Interdisciplinary Research Group 3: Risk Perception and Social Response

IRG3 Research Highlights

Will nanotechnologies experience public backlash and stigma when they are developed and disseminated that could limit the realization of their potential economic and/or social benefits? The answer to this deceptively simple question hinges on a complex set of social, political, economic, and cultural factors that are likely to drive sustainability and acceptance or controversy and failure. In addition to economic issues such as job creation or loss, primary focal points of public concern are likely to be risk, regulation, trust, responsibility, and justice, and the degree to which experts share, anticipate, and address these concerns is a powerful predictor of the likelihood of ensuing controversy.

IRG 3 conducts novel social research on formative nanotech risk and benefit perceptions through a well calibrated set of mixed qualitative and quantitative social science research methods aimed at studying the views and beliefs about emerging nanotechnologies by multiple parties. More

IRG 3 comprises: Barbara Herr Harthorn, PI and Group Leader; Nick Pidgeon, Group Co-Leader (Cardiff), Terre Satterfield , Group Co-Leader (University of British Columbia). Team members: Edwina Barvosa (UCSB), Christian Beaudrie (University of British Columbia), Bruce Bimber (UCSB), Francesca Bray (University of Edinburgh), Karl Bryant (SUNY-New Paltz), Meredith Conroy (Occidental College), Joseph Conti (University of Wisconsin), Lauren Copeland (UCSB), Adam Corner (Cardiff University), Rachel Cranfill (UCSB), Jennifer Earl (UCSB), Brenda Egolf (Lehigh University), Cassandra Engeman (UCSB), Sharon Friedman (Lehigh University), Robin Gregory (Decision Research),  Hillary Haldane (Quinnipiac University), Shannon Hanna (UCSB), Patricia Holden (UCSB), Milind Kandlikar (University of British Columbia), Miriam Metzger (UCSB), Anton Pitts (University of British Columbia), Jennifer Rogers-Brown (Long Island University), Christine Shearer (UCSB), Paul Slovic (Decision Research).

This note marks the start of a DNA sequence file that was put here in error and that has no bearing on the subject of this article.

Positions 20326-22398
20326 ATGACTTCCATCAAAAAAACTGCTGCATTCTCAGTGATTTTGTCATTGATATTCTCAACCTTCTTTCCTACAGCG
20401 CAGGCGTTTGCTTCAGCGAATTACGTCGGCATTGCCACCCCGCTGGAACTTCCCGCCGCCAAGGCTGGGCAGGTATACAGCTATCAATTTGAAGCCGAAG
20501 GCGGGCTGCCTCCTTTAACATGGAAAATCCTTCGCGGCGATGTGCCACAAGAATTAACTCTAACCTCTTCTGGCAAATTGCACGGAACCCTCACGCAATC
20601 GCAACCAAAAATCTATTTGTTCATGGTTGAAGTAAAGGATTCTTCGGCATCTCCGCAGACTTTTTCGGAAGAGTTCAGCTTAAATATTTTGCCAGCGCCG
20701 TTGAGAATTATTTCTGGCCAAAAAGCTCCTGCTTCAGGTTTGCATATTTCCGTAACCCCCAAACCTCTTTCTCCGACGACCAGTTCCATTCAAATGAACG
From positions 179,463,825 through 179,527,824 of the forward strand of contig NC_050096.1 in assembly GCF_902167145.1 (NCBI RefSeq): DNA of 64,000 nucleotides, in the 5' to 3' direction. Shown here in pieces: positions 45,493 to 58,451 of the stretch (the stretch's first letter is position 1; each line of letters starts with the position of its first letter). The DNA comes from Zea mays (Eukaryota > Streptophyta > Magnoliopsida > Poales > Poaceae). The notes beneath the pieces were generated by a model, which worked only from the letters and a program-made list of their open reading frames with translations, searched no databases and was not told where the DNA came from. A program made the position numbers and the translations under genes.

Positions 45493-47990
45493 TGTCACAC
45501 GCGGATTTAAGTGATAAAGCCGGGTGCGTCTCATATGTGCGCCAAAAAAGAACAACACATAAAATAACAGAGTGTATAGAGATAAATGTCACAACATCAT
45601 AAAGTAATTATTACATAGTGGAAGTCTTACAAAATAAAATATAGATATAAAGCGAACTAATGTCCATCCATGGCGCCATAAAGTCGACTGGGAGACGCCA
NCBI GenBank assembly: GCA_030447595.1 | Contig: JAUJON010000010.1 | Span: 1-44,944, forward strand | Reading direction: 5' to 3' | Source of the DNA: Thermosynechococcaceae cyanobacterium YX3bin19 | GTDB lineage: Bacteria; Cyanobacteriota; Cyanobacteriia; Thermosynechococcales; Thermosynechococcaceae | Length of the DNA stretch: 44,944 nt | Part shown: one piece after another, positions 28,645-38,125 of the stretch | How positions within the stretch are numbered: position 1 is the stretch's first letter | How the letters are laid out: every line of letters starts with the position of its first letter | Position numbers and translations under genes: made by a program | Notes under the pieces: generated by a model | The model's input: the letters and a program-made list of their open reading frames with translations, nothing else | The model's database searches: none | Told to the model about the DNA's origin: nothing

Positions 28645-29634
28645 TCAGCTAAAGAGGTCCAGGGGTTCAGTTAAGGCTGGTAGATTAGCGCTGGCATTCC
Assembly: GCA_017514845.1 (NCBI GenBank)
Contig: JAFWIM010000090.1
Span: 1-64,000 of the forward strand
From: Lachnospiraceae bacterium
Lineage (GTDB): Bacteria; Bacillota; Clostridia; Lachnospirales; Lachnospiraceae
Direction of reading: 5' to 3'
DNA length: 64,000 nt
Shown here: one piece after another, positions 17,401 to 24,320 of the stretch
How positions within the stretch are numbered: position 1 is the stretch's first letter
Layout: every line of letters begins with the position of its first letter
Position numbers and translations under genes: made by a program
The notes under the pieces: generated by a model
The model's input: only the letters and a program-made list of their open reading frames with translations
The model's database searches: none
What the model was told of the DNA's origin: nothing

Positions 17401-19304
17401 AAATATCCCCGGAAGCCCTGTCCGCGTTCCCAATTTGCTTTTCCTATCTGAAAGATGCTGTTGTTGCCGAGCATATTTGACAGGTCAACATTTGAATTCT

Research Projects: IRG3 researchers seek to understand the interplay of complex factors influencing public and expert perceptions of nanotechnologies through the following studies:

IRG 3-1: Expert Judgments about Nanotechnologies’ Benefits and Risks

IRG 3-2: Public Participation in Nanotechnology R&D: Upstream Engagement and Deliberation Research

IRG 3-3: Emergent Public Perceptions of Benefits and Risks 

IRG 3-4: Industry risk perception study (International survey)

IRG 3-5: Variation in the Framing of Nano.

IRG 3-6: Anchoring Effects in Judgments about Public Policy.

IRG 3-7: The Politics of Consumer Choice.